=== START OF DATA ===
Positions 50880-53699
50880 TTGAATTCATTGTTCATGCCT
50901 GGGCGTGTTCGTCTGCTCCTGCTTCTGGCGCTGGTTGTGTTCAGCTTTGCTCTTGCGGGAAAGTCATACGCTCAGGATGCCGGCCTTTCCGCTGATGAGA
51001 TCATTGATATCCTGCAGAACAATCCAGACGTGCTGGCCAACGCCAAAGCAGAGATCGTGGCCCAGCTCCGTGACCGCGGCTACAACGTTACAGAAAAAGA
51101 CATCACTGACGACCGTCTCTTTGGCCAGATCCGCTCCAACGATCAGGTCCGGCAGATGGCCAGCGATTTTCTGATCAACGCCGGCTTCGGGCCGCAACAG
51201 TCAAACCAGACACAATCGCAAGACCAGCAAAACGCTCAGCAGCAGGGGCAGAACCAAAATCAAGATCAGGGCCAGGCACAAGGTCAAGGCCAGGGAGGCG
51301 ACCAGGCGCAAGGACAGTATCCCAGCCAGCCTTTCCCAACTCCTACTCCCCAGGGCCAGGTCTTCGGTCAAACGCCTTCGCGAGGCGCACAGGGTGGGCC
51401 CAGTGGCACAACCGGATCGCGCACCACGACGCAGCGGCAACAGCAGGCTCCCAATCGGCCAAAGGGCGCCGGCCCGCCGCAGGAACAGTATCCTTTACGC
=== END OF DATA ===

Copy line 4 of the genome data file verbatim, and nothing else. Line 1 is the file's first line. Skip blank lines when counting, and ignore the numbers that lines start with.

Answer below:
51001 TCATTGATATCCTGCAGAACAATCCAGACGTGCTGGCCAACGCCAAAGCAGAGATCGTGGCCCAGCTCCGTGACCGCGGCTACAACGTTACAGAAAAAGA